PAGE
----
His wife noticed what he was doing. She called out, ‘Remember, dear, if it’s doubtful, don’t.’ The issue was settled. The man threw the shirt into the laundry basket.

The principle is the same in regards to questionable matters of conscience. If doubtful, don’t. This is what Paul meant. He further wrote about the same thing in Romans 14. He indicates there that if you have any doubts about whether an action is right or wrong and you do it anyway, you’re not doing it out of faith. Then it’s a sin, as verse 23 there says.

As well as this, the apostle says that it’s wrong to do anything by which a brother in Christ falls. The goal of love means that you don’t violate their conscience. Indeed, another apostle, Peter, says that the way we live our lives must show you have a clear conscience.

What helps the good conscience?🔗

The next thing we have to consider, though, is what helps us to keep this good con­science and to make it even better. That’s where Peter earlier in his first letter helps us. In chapter 2 verse 19, he speaks about being conscious of God.

So it’s through our study of God’s Word and our communion with Him in prayer that we grow in this. And that’s reinforced through our Bible Study groups and the wor­ship services on Sunday. In fact, someone said that it’s by meeting God in the right way on the Lord’s Day that we especially mature this way.

You might be thinking that this is quite an odds with much of what’s happening in Christendom today. Indeed, as indicated earlier, the view of conscience formerly found in the world has now become popular in the church.

A recently published book highlighted this. It is a book by Ron Sider entitled, The Scandal of the Evangelical Conscience. He shows how much Christians have taken on the world’s view of things. They have become materialistic and greedy. They have set their roots down here below. That’s the message they have confirmed to them from their pulpits. So much so that it affects their conscience.

This was the very issue the apostle Paul raised in the early church. For as soon as the concept of ‘The conscience as the spiritual freedom’ is watered down, or goes altogether, you are only left with ‘The conscience as a moral judgment.’ Because you can dull the conscience as the spiritual freedom, just as you can dull the conscience as a moral judgment. And while Christians will always be left with the conscience as a moral judgment, that’s not what the Lord has done through Jesus Christ for them.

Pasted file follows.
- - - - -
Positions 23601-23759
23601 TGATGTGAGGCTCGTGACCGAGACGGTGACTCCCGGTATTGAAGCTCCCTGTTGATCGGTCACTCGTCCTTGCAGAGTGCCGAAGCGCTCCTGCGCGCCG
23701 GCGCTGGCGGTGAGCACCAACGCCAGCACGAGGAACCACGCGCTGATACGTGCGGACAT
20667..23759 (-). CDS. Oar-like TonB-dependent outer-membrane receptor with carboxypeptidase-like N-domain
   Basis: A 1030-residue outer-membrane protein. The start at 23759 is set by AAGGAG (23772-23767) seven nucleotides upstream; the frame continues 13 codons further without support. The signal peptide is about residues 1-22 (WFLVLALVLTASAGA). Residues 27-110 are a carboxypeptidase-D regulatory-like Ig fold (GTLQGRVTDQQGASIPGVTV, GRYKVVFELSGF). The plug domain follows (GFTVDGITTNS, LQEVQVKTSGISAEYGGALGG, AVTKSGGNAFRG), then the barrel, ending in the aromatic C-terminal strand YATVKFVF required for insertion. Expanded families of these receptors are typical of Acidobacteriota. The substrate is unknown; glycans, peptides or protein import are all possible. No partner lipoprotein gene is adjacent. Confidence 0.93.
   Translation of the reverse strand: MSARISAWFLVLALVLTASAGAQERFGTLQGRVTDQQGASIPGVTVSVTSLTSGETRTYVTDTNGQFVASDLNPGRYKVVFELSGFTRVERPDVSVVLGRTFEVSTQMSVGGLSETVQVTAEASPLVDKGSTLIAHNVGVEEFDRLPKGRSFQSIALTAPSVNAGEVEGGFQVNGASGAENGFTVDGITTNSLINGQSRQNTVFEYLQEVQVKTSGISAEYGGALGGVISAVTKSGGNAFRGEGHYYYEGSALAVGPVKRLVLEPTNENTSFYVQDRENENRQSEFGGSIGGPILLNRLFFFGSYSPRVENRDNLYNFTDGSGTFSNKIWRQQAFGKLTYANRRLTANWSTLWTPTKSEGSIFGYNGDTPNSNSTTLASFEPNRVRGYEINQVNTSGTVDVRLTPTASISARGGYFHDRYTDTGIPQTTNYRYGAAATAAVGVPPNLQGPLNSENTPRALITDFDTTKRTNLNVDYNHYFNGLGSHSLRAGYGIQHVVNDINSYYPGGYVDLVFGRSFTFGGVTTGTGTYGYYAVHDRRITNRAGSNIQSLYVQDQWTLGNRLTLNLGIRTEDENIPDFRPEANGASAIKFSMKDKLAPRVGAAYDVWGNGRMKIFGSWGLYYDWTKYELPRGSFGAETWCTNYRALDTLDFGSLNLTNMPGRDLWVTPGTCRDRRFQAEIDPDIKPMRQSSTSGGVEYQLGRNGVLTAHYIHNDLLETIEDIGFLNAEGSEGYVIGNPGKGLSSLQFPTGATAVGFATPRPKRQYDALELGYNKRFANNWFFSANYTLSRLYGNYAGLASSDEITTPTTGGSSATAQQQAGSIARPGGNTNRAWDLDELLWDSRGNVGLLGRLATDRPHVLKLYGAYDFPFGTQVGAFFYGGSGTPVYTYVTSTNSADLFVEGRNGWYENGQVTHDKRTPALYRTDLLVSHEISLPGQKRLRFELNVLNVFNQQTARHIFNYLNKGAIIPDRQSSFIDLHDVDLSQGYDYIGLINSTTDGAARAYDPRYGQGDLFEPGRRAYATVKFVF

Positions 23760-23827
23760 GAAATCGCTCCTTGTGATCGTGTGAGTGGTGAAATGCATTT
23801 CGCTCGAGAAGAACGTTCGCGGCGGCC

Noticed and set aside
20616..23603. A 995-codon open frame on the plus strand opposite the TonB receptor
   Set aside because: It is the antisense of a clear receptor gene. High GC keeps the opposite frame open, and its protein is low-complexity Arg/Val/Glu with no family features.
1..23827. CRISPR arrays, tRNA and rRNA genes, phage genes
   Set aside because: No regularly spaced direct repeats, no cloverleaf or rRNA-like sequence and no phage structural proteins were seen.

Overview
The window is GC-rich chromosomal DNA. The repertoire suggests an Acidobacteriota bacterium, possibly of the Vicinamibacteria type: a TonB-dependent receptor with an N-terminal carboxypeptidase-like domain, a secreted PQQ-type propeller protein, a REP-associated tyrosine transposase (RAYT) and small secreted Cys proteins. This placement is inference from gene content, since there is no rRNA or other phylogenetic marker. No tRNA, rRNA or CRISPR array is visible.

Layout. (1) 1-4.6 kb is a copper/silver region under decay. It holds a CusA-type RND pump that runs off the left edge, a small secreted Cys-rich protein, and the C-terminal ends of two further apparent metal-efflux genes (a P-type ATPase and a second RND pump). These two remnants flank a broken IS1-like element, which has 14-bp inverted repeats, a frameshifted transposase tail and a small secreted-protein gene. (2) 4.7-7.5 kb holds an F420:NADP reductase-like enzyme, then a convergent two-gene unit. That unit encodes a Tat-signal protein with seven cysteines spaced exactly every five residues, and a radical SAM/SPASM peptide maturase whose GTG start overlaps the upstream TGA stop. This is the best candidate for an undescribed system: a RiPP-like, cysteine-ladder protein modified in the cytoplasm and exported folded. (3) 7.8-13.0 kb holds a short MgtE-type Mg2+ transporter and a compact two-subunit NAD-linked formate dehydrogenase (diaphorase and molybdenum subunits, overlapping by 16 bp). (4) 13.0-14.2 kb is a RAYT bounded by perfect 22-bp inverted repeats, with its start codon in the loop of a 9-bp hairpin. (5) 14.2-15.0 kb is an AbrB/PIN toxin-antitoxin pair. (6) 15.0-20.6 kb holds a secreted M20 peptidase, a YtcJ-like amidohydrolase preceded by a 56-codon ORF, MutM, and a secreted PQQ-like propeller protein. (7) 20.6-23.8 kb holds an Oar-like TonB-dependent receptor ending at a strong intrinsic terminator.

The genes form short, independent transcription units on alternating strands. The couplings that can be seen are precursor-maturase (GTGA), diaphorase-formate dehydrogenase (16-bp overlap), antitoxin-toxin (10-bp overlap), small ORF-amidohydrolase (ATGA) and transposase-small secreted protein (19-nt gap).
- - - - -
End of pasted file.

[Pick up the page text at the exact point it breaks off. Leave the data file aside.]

Those with the good conscience🔗

Friend, do you have a ‘good’ conscience? Would you be standing there next to Daniel when he read the decree of King Darius that for thirty days no prayer should be of­fered but to Darius himself? Would you be standing next to John the Baptist when he was confronted with the terrible and most public sin of Herod and Herodias?

It wouldn’t have taken much for either of these two to have just bent a little so that they could still have a Christian influence in their societies. But they were conscience-bound. Their relationship with the Lord meant they were looking up – not down!

It’s this good conscience which stands out in the history of the church. It’s clear in how John Bunyan responded. When he was arrested under Charles II all he had to do to escape prison was to sign a paper saying he wouldn’t preach in public. And then, during those twelve years imprisonment, at any time he could’ve got out by simply signing that.

You would have thought that Bunyan would have felt for the needs of his family. He had a dependent wife and little children. One of those children was a girl who was blind.

That weighed heavily on him. But something weighed much heavier still. As he wrote near the end of his imprison­ment,

Unless I am willing to make of my conscience a continual slaughter shop and butchery; unless I am willing to pluck out my eyes and let the blind lead me, then God Almighty being my witness and my defence – if it shall please him to let frail life last that long – the moss shall grow upon these eyebrows before I surrender my principles or violate my conscience.

Dear friend, is your conscience just as clear? Are you so connected with the Lord that it really hurts you when you hurt Him?

Or have you got that hidden sin? The one only you know about – apart from the Lord! The one you wouldn’t even want your closest friend to know about!

Well, your conscience has to bug you about it. And if you’ve dulled your con­science to the extent it doesn’t bug you, don’t think it isn’t still there! Out of sight is not out of mind. In fact, one day it’s going to really get to you. If not in this world then certainly in the world to come!

Please come clean with the Lord. Plead upon the blood of Christ which alone frees you. Then you will see what a difference your life will be. But most of all it’s the Lord Himself that you will more clearly see!